Thinking about starting a video game studio or an animation house? It may just be the right time. During the course of 2020, Netflix has added 26-million new subscribers to its services, it’s a massive leap compared to 2019’s 28-million user increase. The video game industry – the largest entertainment sector – has an estimated value of $159-billion in 2020. Esports alone will contribute over $1-billion to the market during the course of the year.
Those numbers are truly inspiring, but they have been bolstered due to COVID-19 and social distancing. With the global pandemic in effect, consumers are turning to digital content for their entertainment needs. As more companies adopt a work-from-home mentality to lessen the spread of the virus, production houses are having to figure out how to virtualise their development.
One of the first places to start is a technique that requires a lot of space and planning: motion capture.
What is Motion Capture?
Motion Capture – or mocap, for short – is an elegant technological mishmash of sensors, cameras, and accessories.
Through all of its components, mocap translates the movements of an actor’s face and body to a digital format. This information is then used to map out the movements of a character on-screen for editing and production. If you’ve played a video game with 3D characters, or watched an animated movie in the past few years, chances are you’ve seen mocap in action.
Andy Serkis’s portrayal of Sméagol ‘Gollum’ in the Lord of the Rings is one of the most memorable in cinema. Thanks to advancements in mocap technology, the actor was able to capture the spirit of Tolkien’s character away from a green screen while interacting with fellow actors. Mocap has come a long way since 2001’s cinematic trek to Mordor.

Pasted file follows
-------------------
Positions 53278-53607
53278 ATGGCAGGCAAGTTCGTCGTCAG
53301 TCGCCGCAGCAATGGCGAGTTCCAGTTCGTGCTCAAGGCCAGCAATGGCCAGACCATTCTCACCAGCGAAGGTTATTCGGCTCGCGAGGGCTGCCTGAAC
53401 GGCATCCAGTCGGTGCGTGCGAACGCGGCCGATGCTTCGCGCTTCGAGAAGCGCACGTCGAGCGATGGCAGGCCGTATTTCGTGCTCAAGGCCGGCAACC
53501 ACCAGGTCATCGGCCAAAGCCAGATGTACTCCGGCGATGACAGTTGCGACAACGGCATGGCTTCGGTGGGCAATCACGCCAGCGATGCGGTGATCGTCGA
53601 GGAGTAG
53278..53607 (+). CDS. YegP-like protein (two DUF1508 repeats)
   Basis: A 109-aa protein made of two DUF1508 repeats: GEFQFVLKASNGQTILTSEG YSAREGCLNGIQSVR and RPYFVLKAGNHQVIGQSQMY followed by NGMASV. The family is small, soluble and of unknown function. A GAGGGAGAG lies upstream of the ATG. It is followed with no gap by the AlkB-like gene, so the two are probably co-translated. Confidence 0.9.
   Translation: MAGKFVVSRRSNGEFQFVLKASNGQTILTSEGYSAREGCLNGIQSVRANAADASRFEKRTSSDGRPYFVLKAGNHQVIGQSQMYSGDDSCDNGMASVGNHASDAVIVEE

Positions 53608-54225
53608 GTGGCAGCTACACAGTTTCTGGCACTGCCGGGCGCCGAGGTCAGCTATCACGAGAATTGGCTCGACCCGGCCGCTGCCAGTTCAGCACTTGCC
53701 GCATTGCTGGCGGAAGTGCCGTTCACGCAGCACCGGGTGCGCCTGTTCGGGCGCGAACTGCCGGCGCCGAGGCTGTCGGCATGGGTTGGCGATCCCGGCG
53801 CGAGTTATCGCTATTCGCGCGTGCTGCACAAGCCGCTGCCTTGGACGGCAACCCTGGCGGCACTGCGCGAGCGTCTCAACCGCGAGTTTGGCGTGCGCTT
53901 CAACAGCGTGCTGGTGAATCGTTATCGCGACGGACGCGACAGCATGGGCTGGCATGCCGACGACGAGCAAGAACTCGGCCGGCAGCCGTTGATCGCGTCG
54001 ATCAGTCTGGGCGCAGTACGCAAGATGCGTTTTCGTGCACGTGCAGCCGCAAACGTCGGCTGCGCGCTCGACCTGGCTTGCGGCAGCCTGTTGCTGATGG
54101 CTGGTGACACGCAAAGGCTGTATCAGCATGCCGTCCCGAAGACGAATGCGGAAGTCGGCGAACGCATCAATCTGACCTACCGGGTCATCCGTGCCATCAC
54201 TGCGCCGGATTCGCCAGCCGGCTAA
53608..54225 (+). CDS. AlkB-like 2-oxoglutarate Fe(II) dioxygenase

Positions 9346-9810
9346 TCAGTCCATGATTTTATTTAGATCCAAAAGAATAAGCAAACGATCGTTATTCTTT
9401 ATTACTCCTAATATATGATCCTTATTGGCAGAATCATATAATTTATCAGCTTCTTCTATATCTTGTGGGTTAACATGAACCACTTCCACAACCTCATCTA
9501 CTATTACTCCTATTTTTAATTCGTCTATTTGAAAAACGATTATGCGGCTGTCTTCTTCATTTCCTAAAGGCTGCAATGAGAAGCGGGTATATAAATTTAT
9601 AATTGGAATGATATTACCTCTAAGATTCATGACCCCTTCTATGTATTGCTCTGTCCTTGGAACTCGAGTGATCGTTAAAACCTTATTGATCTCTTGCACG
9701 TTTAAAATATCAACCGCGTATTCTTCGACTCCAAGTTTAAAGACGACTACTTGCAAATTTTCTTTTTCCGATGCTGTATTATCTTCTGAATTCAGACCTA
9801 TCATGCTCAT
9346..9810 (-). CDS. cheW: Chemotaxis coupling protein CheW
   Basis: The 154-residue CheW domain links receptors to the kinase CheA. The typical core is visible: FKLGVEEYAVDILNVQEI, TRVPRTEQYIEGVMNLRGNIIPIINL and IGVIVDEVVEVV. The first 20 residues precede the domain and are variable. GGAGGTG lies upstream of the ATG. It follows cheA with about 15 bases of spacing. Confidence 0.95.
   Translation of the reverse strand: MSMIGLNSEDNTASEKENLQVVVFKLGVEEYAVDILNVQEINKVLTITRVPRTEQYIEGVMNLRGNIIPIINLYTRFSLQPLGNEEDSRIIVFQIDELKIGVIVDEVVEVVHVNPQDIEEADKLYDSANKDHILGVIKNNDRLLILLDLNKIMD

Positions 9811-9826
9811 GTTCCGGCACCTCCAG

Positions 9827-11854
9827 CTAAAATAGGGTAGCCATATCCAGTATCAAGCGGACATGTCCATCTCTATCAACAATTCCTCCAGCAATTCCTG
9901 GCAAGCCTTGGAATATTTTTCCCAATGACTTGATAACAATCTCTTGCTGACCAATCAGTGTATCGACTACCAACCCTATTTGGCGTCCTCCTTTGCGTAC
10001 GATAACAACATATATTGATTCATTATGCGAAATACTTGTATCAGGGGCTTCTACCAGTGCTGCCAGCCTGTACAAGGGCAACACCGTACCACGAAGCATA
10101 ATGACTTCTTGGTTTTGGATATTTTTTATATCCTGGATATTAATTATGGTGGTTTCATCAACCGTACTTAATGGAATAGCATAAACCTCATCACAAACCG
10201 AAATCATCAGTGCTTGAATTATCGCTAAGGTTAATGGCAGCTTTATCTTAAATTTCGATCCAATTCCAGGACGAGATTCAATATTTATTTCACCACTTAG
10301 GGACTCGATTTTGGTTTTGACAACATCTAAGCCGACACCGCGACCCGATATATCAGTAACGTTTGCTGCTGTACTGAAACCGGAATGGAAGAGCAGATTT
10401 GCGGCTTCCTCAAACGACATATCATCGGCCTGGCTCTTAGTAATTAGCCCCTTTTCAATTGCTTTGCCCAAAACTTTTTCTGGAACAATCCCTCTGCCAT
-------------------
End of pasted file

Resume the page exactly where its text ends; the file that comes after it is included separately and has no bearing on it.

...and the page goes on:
Another example of mocap’s usage is in the award-winning Titanfall 2 video game, developed by Respawn Entertainment, a subsidiary of Electronic Arts (EA). Among its accolades, the game was nominated for Excellence in Visual Achievement at the SXSW Gaming Awards 2017. Respawn used our mocap technology to not only animate its human protagonist, Jack Cooper, but also his titan companion, BT-7274 – BT for short.
Mocap allows animators to capture every intricacy of an actor’s movements, from sprinting colossal mechanised machines to war, to a simple conversation between a detective and suspect.
Virtualised mocap in a post-COVID age
The Covid-19 halt on production has given Hollywood an opportunity to rethink the scale of VFX. Traditional VFX can be costly, sometimes accounting for 10% of a production’s total budget. That’s assuming you don’t have to do major edits, or a complete redesign of a character, like with the recent Sonic the Hedgehog movie.
Mocap is helping to reduce the overall costs of VFX production and streamline traditional effects, like key frames, where artists had to animate each frame by hand. Mocap eliminates this tiresome process by capturing every aspect of an actor’s movement in real-time.
Though the transition away from traditional techniques may seem daunting at first, with the right mocap and production partner, the payoffs are astounding.
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